Once you get past the canned response of informal writing about "what you know," more writers are at a loss.
Outlines can provide much needed coherence for web writing, which suffers from a certain "Hey gang, let's put on a show" 'lil Rascals vibe.
Well Buckwheat, it doesn't always work that well for your readers.
Many writers might argue outlining stifles their creativity. The very same people who complain about writer's block. An outline can help you know where you are in your writing, and where your writing has to go.
Very often the beginning writers are the ones hung up on "creative freedom." The pros can get plenty creative in getting from points A to B when they know there is a point A and point B.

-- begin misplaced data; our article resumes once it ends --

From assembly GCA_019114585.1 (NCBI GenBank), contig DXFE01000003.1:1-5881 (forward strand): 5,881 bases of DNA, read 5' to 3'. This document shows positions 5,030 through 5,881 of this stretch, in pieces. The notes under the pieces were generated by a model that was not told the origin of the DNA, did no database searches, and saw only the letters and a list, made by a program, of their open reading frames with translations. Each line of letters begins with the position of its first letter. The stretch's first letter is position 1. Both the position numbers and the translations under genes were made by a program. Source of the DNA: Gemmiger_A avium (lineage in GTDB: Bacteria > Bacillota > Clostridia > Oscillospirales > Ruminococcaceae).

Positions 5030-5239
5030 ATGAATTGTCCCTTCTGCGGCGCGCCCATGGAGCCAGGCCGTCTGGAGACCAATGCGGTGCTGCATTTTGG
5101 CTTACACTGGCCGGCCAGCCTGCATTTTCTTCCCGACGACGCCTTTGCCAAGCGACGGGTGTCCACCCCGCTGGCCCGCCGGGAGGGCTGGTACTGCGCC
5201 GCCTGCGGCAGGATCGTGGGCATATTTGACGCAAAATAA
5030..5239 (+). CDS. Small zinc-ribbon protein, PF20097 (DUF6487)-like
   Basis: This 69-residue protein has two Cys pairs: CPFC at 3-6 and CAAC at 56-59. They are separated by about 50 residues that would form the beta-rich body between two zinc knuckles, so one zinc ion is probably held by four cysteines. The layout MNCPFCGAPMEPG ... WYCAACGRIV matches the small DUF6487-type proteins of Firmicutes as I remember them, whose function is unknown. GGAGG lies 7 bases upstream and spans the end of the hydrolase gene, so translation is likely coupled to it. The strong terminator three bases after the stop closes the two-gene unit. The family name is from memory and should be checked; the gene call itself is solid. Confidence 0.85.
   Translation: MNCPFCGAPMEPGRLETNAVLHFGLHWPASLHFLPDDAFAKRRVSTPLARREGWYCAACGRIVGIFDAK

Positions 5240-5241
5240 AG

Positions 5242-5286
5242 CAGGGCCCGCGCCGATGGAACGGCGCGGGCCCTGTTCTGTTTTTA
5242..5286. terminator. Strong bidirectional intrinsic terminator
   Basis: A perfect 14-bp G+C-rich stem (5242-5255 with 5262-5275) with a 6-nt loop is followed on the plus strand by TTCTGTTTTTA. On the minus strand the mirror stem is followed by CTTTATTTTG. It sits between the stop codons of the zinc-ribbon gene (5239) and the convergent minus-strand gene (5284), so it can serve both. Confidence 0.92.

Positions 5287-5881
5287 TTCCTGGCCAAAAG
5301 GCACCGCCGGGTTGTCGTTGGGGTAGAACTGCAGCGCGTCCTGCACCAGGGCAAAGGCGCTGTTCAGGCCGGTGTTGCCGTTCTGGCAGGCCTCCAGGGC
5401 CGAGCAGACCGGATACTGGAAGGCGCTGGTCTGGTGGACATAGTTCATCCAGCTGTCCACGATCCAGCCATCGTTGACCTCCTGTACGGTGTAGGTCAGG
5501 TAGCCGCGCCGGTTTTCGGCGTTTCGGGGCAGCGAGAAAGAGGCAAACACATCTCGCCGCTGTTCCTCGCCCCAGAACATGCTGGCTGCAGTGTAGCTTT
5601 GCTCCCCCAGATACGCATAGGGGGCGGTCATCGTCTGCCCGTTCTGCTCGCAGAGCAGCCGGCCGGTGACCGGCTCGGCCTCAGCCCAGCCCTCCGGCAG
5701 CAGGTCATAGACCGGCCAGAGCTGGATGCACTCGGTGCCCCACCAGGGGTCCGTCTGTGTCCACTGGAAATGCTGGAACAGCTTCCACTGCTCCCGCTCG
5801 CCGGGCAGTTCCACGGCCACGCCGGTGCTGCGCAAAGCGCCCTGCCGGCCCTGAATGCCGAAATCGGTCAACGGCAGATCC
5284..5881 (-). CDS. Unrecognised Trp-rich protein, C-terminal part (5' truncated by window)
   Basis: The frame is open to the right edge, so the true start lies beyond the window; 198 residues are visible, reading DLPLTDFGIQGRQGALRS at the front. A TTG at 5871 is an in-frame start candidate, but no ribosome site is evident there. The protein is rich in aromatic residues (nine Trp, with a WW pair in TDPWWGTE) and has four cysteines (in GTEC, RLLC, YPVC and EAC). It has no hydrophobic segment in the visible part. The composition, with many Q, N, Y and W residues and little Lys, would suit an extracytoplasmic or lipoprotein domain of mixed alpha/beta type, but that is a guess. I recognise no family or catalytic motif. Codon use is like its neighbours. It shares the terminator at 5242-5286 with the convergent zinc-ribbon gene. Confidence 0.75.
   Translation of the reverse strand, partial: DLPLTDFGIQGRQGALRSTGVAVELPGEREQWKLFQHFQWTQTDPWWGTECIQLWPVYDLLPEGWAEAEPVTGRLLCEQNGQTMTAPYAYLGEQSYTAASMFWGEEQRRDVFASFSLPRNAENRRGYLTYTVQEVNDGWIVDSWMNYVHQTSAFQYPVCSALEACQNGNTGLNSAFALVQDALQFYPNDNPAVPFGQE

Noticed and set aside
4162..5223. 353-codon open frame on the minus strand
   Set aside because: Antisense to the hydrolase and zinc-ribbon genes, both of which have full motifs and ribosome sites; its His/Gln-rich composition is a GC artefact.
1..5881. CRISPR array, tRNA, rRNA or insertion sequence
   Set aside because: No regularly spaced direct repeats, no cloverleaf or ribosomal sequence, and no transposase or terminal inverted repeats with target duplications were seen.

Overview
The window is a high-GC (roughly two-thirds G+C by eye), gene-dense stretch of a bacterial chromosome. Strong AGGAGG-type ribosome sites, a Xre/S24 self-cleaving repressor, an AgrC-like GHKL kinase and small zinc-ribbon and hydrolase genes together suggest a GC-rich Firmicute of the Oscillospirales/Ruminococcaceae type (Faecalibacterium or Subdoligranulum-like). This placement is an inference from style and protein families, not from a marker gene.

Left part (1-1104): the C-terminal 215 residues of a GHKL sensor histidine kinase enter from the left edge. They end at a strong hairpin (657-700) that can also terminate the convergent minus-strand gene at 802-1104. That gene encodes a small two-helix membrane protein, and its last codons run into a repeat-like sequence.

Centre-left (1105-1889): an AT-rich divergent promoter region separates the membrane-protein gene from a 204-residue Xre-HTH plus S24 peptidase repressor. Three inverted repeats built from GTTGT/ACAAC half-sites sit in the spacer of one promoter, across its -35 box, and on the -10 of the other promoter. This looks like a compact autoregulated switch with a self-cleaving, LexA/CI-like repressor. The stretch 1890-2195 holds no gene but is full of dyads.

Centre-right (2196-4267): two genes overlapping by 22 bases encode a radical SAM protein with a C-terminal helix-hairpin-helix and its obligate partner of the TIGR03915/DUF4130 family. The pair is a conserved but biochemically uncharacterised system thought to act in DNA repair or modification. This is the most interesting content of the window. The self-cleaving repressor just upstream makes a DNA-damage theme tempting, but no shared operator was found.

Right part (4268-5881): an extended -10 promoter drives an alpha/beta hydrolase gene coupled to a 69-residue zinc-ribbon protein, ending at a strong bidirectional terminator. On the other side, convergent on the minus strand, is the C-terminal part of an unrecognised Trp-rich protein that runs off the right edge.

Copywriters know the formula AIDA. The ones who fail to woo the customer figure if they're done writing, those critical parts of the formula must be in there ...you know, somewhere.
Nothing could be further from the truth. When you have to do such things as counter objections, it helps to have a list of objections to refer to.
Pro copywriters have outlines and checklists which cover every element of a winning sales letter. Amateurs don't.
Outlines are like the requirements and specifications of code. When things don't work, you'll generally find the answer lies in the lack of an outline.
Why outline? To get you where you're going